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ASCO 2017: Updates on Small Cell Lung Cancer Treatment and Research

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Published on June 16, 2017

At the 2017 ASCO meeting in Chicago, Dr. George Simon and Dr. David Carbone talk about news and progress in small cell lung cancer. Dr. Simon goes into detail on some new promising approaches and current studies for small cell lung cancer treatment, adding "these are some of the newer, in my opinion, more exciting approaches that are showing promiseâ??though we'll have to validate this in larger, randomized trials." Dr. Carbone says in addition that immunotherapies may also show promise in small cell lung cancer as early phase studies have already produced good response rates. Dr. George Simon is a Professor in the Department of Thoracic/Head and Neck Medical Oncology in the Division of Cancer Medicine at MD Anderson Cancer Center and Dr. David Carbone is the Director of the James Thoracic Center at Ohio State University.

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Transcript | ASCO 2017: Updates on Small Cell Lung Cancer Treatment and Research

Please remember the opinions expressed on Patient Power are not necessarily the views of our sponsors, contributors, partners or Patient Power. Our discussions are not a substitute for seeking medical advice or care from your own doctor. That's how you’ll get care that's most appropriate for you.

Please remember the opinions expressed on Patient Power are not necessarily the views of our sponsors, contributors, partners or Patient Power. Our discussions are not a substitute for seeking medical advice or care from your own doctor. That’s how you’ll get care that’s most appropriate for you.

Andrew Schorr:

So, George, we've talked about progress in non-small cell lung cancer.  We've heard a lot about that medicine.  Small cell lung cancer, which I know is the minority but still people get so sick, where are we with that, with progress for that? 

Dr. Simon:

So we are starting to make some progress there too.  For the last 40 years, the chemotherapy for small cell essentially hasn't changed.  It consists of a platinum and a drug called etoposide (Toposar), and it's not for the lack of trying.  For the last several decades, we have had many randomized studies looking at newer drugs, vaccines, all of which have come back negative. 

But more recently, we have identified a marker called BLL3 against which we have an antibody-drug conjugate, an antibody that binds to this marker. And a chemotherapy drug is attached to the antibody, which then links to this marker.  And a drug recently in a smaller Phase II study is showing promise with response rates of about 25 percent. 

We've also gotten better, gotten a new drug called G1T28.  G1T28 is a CDK4/6 inhibitor.  What it does is it—one of the side effects of chemotherapy is it causes your blood counts to go down, your white cells and red cells, and so it limits our ability to give chemotherapy in the doses that we want to give.  However, because of low counts sometimes we have to delay chemotherapy, sometimes we have to drop down the doses, and that could potentially affect its efficacy.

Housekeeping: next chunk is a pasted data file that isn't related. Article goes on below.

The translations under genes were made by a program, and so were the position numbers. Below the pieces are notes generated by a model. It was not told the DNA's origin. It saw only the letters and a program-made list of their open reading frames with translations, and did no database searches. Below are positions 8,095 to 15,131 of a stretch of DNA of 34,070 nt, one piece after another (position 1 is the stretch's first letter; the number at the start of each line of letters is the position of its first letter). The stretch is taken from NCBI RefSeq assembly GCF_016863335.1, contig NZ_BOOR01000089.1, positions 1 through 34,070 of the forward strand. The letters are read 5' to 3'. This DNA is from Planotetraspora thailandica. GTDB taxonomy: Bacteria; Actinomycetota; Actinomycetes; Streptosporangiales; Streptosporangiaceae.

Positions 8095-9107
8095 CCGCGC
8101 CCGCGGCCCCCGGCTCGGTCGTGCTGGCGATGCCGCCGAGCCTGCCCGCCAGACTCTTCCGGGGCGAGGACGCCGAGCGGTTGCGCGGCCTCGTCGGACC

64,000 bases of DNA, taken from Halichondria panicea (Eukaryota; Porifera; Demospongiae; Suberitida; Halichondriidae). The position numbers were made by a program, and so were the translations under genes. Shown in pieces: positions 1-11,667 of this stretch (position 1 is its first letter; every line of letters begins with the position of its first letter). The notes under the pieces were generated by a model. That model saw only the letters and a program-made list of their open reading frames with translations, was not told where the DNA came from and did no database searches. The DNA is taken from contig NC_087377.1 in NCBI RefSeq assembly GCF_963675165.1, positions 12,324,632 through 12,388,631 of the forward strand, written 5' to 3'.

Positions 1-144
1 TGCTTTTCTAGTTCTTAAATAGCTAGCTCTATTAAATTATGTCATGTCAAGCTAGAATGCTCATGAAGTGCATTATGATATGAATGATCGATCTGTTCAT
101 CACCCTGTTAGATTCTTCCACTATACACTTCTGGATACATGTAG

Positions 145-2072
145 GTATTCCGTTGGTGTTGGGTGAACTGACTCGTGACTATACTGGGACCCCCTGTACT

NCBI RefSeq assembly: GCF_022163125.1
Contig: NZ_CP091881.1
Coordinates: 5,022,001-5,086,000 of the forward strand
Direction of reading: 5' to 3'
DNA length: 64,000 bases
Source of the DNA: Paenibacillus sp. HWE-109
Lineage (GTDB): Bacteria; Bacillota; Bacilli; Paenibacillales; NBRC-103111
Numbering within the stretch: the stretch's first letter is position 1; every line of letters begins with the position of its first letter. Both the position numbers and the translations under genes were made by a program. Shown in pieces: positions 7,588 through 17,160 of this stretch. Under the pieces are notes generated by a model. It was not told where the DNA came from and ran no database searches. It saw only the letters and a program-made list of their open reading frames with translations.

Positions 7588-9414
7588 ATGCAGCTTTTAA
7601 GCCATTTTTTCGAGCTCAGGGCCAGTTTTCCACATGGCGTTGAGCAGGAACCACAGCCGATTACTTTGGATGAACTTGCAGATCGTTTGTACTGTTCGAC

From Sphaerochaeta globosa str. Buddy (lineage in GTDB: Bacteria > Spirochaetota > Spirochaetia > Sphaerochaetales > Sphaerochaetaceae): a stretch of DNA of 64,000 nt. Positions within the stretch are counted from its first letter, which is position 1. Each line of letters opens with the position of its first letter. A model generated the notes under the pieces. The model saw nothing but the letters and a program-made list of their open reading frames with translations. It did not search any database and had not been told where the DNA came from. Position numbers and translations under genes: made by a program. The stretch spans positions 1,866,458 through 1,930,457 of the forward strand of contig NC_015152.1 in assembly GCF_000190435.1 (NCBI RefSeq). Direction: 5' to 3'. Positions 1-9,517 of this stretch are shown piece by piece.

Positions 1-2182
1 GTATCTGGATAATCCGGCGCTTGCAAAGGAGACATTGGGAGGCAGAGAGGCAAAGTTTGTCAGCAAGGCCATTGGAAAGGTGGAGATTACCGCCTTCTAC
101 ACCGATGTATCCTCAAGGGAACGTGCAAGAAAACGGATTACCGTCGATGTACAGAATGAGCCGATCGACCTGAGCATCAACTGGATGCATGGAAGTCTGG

But this drug actually puts the hematopoietic cells, the blood bone marrow cells, into sort of a state of sleep, what we call G1 arrest. And when we come in with our chemotherapy then these cells, hematopoietic cells, are essentially resistant to the chemotherapy, so therefore we may not see the level of low counts or myelosuppression with this drug.  So that may be a promising approach, which is showing some promise in early studies in this ASCO. 

Another approach that's showing some promise which needs to be validated is a PARP inhibitor.  One of the ways tumors become resistant to our chemotherapy is that it repairs the damage done by the chemotherapy, its ability to repair the DNA damage, and many of the drugs we give kills cancer by causing DNA damage.  So if we are able to inhibit their ability to repair the damage, then we may enhance cell kill. 

So these are some of the newer, in my opinion, more exciting approaches that are showing promise though we have to validate this in larger randomized trials. 

Dr. Carbone:

There are also early signals that immunotherapies will work in small cell, and in fact there are very good response rates in early phase studies with that disease as well.  

Please remember the opinions expressed on Patient Power are not necessarily the views of our sponsors, contributors, partners or Patient Power. Our discussions are not a substitute for seeking medical advice or care from your own doctor. That’s how you’ll get care that’s most appropriate for you.